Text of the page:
Stormworks Build and Rescue KAP-140 Autopilot Guide

Welcome to our Stormworks Build and Rescue KAP-140 Autopilot Guide. A guide on how to operate and use my autopilot and flight planner: The KAP or SW 140.

Stormworks Build and Rescue KAP-140 Autopilot Guide

A guide on how to operate and use my autopilot and flight planner: The KAP or SW 140.

General Layout of the Autopilot and Flight management screens

The Auto PilotThe KAP-140 I have created is loosely based off the KAP-140 Autopilot in real life. The Auto Pilot is split into two distinct areas:

1) The Autopilot Mode Panel

KAP-140 Autopilot Guide

This displayed the armed or engaged modes of the Autopilot.
To the right it displays the target Altitude (If the Alt mode is engaged) with the selected units of either feet or meters. For the displayed Auto pilot mode annunciation meaning go to the Autopilot mode and indications chapter.

2) The Selection Panel

KAP-140 Autopilot Guide
This is how you select your autopilot modes and engage the autopilot. On the left in its own area is the autopilot engage button. In the middle is the heading modes including arrival engagement and on the far right is the Altitude mode section. The circle represents the dial you would turn and is used to select a target altitude.

The Flight Management System
The flight management system is a basic way to plan routes and fly them somewhat accurately and integrates directly into the KAP-140. It consists of 4 pages.

1) The Main Screen

KAP-140 Autopilot Guide
On the left from top to bottom we have the selection for the Departure, Enroute and Arrival Pages. The Red button in the top right corner deletes the entire flight plan.
In the main section we have a distance read out of the entire route and lastly how many waypoints the flight plan includes. These currently do not update as the distance or number of waypoint decreases.
In theory this can be an infinite amount but the text is only so far configured for 99 way points.

2) The Departure screen

KAP-140 Autopilot Guide
The departure screen is a mirror of the arrival screen and consists of 3 main buttons on the bottom. From right to left this is: Commit the value from the keypad as the X co-ordinate, Commit the value from the keypad as the Y co-ordinate and lastly Commit the value from the keypad as the target track.
This will be more clearly discussed in How to Program the Flight Management System Chapter. The central white button is the commit to the system button: This takes all the stored values and commits them to the flight plan. The Top right is the BACK button to take you back to the Main Screen.

3)The Enroute Screen

KAP-140 Autopilot Guide
The enroute screen shares similarities between the departure and arrival screens, the X and Y buttons are the same and the commit button is the same. However, you cannot input a target track. The micro controller automatically calculates the target track from the last waypoint to your desired point once the commit button is pressed.

4) The Arrival Screen

KAP-140 Autopilot Guide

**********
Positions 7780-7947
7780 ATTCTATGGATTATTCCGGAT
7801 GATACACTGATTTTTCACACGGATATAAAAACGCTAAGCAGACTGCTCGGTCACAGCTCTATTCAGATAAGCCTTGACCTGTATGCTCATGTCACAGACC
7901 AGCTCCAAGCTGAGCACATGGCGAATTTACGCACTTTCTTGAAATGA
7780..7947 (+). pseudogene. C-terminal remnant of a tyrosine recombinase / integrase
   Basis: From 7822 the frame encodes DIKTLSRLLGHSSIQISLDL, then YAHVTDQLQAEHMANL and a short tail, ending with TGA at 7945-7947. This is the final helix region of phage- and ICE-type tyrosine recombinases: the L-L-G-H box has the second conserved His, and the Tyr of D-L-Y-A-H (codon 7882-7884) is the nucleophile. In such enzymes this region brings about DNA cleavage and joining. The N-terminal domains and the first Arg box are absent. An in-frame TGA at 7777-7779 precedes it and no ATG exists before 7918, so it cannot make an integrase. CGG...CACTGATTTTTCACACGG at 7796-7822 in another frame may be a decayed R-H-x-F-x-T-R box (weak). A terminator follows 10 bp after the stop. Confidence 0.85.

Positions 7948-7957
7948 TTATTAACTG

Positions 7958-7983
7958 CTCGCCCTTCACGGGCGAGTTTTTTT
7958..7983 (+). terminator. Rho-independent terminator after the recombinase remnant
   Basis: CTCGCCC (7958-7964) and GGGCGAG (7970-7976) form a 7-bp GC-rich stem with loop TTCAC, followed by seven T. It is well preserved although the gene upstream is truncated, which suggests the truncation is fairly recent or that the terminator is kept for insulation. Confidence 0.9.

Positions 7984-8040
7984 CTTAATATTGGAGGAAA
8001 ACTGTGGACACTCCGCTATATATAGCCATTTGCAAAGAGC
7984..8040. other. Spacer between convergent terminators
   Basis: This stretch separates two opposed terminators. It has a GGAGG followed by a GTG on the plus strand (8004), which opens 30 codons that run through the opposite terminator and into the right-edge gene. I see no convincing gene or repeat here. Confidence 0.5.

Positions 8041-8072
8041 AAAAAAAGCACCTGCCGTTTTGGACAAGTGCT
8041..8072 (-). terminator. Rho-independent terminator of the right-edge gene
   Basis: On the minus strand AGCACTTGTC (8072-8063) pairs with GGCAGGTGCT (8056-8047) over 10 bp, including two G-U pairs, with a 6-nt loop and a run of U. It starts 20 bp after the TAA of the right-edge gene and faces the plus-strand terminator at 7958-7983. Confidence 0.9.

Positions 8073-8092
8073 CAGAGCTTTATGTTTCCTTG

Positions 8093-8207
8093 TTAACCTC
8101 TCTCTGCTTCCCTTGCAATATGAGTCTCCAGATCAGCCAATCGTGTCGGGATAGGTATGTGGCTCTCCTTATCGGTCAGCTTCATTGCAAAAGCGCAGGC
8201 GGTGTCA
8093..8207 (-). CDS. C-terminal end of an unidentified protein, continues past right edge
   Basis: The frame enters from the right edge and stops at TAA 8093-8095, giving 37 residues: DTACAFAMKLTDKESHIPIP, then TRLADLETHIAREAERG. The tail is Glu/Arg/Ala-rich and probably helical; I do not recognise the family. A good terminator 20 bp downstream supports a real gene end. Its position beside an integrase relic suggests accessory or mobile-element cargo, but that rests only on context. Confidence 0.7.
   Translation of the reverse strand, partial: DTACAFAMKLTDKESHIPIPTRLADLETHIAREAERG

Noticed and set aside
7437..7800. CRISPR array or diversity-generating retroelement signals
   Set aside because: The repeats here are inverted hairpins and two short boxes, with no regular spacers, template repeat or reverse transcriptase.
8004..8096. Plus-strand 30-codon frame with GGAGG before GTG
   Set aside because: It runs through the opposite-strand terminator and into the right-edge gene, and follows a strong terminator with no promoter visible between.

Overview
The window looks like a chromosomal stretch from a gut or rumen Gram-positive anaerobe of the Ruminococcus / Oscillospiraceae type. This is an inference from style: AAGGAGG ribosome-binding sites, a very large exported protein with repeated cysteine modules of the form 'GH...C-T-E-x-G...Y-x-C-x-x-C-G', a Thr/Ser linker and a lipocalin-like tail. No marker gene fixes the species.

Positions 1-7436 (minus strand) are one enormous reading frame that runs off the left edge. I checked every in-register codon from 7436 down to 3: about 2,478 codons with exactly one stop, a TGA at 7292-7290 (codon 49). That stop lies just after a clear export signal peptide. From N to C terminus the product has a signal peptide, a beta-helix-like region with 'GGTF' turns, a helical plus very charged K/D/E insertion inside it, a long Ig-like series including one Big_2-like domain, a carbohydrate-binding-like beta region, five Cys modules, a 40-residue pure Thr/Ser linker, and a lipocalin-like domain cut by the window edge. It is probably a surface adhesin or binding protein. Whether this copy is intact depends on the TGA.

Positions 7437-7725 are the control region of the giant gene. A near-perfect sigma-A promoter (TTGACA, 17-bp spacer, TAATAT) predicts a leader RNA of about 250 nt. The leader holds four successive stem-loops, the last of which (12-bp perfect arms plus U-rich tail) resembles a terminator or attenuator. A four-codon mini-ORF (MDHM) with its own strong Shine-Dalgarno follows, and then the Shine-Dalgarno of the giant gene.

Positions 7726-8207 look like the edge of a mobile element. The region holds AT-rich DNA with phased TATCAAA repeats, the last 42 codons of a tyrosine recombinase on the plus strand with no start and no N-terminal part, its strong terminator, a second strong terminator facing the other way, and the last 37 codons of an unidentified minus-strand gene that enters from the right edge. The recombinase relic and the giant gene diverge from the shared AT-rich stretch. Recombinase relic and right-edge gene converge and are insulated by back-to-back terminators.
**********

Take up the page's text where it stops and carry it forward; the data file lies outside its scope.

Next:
This is a direct copy of the departure screen and shares exactly the same functionality.

Auto Pilot modes and indications

In this chapter we will look at all the available Autopilot annunciations and what they mean for you as the pilot.

Boxed AKAP-140 Autopilot Guide
This is by far one of the most important annunciations to be displayed, without it the entire system will not work. This A shows that the autopilot is engaged in the desired modes. In this image, no modes are selected so the autopilot will do nothing, however you will still retain control of the aircraft.
HDG and NAV Buttons The next annunciations are to do with the lateral tracking of your aircraft.
KAP-140 Autopilot Guide
Hitting the H button of the central panel will put you into heading mode: This targets the heading you are on as you select the mode. This can be preloaded without the autopilot on before take off if so desired.
KAP-140 Autopilot Guide
Hitting the N button will load the NAV mode, this is following the target track as inputted from the Flight Management Screen. It is highly recommend that for take off, you have NAV and the Autopilot Selected on for best use.
Alt and Baro ButtonsThe next buttons are on the far right by the circle. These are the Alt and Baro modes.
Firstly the target altitude can be selected using the disk to the right. Touching to the right of it will raise the target altitude, to the left will lower.
KAP-140 Autopilot Guide
Hitting the A button on the right of the panel engages the Alt mode. This will now target the altitude that is selected. It must be noted it will do this regardless of speed, so if you are throttle idle and selecting a higher altitude, it will pitch to try and reach it and you will enter a stall. It remains the pilots responsibility with this autopilot to manage the speed.

KAP-140 Autopilot Guide
Hitting the B button changes the units from FEET or FT as displayed to Meters or M as displayed, this gives an easy switch if you do not operate using FT as your altitude measurement.